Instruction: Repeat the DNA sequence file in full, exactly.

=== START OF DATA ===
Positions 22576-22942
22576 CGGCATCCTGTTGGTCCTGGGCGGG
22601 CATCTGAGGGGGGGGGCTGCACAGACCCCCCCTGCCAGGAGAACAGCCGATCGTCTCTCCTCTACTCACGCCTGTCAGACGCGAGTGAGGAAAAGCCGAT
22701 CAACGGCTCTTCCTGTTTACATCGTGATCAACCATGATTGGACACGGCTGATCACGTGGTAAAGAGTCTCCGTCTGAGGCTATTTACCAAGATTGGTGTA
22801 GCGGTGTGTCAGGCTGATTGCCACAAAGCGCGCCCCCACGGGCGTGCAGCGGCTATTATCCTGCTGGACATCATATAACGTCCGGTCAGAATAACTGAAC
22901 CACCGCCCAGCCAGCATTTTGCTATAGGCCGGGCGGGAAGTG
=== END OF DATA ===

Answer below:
Positions 22576-22942
22576 CGGCATCCTGTTGGTCCTGGGCGGG
22601 CATCTGAGGGGGGGGGCTGCACAGACCCCCCCTGCCAGGAGAACAGCCGATCGTCTCTCCTCTACTCACGCCTGTCAGACGCGAGTGAGGAAAAGCCGAT
22701 CAACGGCTCTTCCTGTTTACATCGTGATCAACCATGATTGGACACGGCTGATCACGTGGTAAAGAGTCTCCGTCTGAGGCTATTTACCAAGATTGGTGTA
22801 GCGGTGTGTCAGGCTGATTGCCACAAAGCGCGCCCCCACGGGCGTGCAGCGGCTATTATCCTGCTGGACATCATATAACGTCCGGTCAGAATAACTGAAC
22901 CACCGCCCAGCCAGCATTTTGCTATAGGCCGGGCGGGAAGTG